Published April 15, 2015
Tis’ the season of Easter. It is part of the culture of our school to align our academic calendar with the liturgical calendar. Hence, families savored the opportunity to participate in the Triduum, and then enjoyed a period of rest and refreshment to mark the beginning of the Easter season.
In our liturgical calendar, Easter is actually celebrated for 8 continuous days (the octave of Easter). The second Sunday of Easter marks the conclusion of Easter Sunday, and it is recognized as Divine Mercy Sunday. The Easter season continues onward for a total of 50 days, culminating with the feast of Pentecost.
One of the most intriguing characters of the Easter season is ‘doubting’ Thomas. Thomas needs physical proof in order to accept that Jesus has truly risen from the dead. This is the sentiment of the secular culture, which holds that no credible truths exist unless they can be verified by material evidence. In spite of Thomas’ disposition, Jesus penetrates into the locked quarters where the apostles were hiding, and rather boldly states to Thomas, ‘go ahead, have your proof.’
This image is so inspiring because of Jesus’ relentless pursuit of the apostles faith. But before an act of faith is made, the apostles must be filled with peace.
This is similar to the ministry of educating youth. As parents and teachers, we constantly seek to show our children the truth so they can become virtuous and knowledgeable in the ways of goodness and righteousness. But before they can accept the gift of knowledge, they must first embrace the unconditional love that is offered. Once our children know they are loved, they will be able to see beyond mere material realities.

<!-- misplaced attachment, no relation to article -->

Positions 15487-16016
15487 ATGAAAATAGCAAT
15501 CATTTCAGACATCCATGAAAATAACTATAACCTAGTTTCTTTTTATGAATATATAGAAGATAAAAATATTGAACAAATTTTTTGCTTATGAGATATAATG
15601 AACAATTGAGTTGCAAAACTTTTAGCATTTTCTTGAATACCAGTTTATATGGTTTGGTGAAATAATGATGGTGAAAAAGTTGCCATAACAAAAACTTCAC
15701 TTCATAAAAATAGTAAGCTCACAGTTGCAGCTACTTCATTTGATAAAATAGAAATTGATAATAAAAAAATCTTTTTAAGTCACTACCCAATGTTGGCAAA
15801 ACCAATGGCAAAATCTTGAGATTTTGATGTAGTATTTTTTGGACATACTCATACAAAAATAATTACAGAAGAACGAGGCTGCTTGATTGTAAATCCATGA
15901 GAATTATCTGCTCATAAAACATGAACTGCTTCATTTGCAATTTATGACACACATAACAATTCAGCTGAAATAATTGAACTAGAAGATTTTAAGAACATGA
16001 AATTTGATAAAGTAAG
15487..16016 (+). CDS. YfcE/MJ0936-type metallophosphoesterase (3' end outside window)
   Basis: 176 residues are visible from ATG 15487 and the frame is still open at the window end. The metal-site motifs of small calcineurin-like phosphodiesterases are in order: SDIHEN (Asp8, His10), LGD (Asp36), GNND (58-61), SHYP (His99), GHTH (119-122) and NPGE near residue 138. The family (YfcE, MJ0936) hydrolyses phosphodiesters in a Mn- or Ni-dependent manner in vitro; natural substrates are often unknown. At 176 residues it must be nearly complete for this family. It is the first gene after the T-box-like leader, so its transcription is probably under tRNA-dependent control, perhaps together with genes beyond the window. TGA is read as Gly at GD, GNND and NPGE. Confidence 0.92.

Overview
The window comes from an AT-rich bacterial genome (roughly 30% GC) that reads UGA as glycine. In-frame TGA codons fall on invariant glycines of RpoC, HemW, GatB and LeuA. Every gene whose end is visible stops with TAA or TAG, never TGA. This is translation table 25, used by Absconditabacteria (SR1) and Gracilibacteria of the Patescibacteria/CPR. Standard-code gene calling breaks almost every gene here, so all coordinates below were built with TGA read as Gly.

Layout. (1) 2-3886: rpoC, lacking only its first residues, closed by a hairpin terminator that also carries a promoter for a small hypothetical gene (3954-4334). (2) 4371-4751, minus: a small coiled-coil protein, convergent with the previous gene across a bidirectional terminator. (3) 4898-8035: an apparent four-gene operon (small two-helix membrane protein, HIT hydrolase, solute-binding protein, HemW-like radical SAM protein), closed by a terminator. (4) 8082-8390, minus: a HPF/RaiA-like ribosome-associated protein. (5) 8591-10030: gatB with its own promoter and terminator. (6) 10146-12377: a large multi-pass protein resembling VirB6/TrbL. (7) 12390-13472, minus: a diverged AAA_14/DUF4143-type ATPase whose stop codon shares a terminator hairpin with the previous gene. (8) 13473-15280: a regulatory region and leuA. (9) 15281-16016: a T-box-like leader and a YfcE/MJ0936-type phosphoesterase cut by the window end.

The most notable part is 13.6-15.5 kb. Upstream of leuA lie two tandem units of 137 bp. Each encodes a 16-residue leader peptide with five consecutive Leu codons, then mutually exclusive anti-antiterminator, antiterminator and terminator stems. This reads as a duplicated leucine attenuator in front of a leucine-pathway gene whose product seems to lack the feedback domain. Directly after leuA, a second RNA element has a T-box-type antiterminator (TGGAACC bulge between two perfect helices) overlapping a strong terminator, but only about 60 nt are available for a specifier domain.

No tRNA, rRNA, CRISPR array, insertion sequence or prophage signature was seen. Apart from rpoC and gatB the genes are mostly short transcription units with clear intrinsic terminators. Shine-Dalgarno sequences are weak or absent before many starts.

May we, like Jesus, be instruments of peace and love in the lives of our children.
Sincerely In Christ,
Published April 2, 2015
As we approach the Holy Triduum, I am reminded each day of how unholy I often feel. There is a quip among Catholics that is utilized when something jarring or unpleasant takes place before the Triduum – “It must be Holy Week.” It is an ongoing struggle to remain faith-filled in the face of daily suffering. And yet, Jesus remarked “If anyone wishes to follow me, he must deny himself, take up his cross, and follow me.”
Catholicism is unique because daily suffering possesses a qualitative character. Holy Thursday, Good Friday, and the Easter Vigil collectively signify that suffering is both meritorious and redemptive. I find that in the grind of March, the springtime of our faith appropriately resets our hearts to learn or remember that our daily struggles are never meaningless, but rather, meaningful.
This can be peculiarly challenging to swallow, like a bitter or over-sized pill. But instead of merely reducing the negative effects of a symptom, the Paschal mystery – Jesus’ arrest, death, and resurrection – transformed the human heart so we can do more than simply withstand the struggles of daily life; the Triduum proclaims that each day is but another second chance, an opportunity to see through the darkness and into the light.
Even if we think we are forgotten or that no one is listening, there is always someone out there willing to support us as we struggle to carry our daily crosses. I think that is a distinctive feature of our school community, and I am so thankful for all that you do for the school, each other, and my family.
Wishing you and yours a spiritually enriching Triduum, and a blessed Easter.
Sincerely In Christ,
Published March 31, 2015
The Valley News recently brought attention to Mrs. Husarik’s generosity and charity, choosing to cover her in a regular column fittingly called “Volunteer Spotlight”.
Mrs. Husarik quietly arrived at MRA each morning at approximately 8:45am for nearly 11 years. She helped hundreds of students improve their reading fluency. Her faith impelled her to serve young children. Mrs. Husarik was a daily communicant at the local parishes, and she would even attend Mass at the school occasionally.
We would like to extend our gratitude once again to Mrs. Husarik for her service to our school. And ‘thank you’ to Mrs. Walsh for making sure that her Christian witness was made known to the Upper Valley and our school community.
Published March 24, 2015
On Thursday, March 19th, the entire MRA school community gathered to observe the solemnity of a very special heavenly patron – St. Joseph.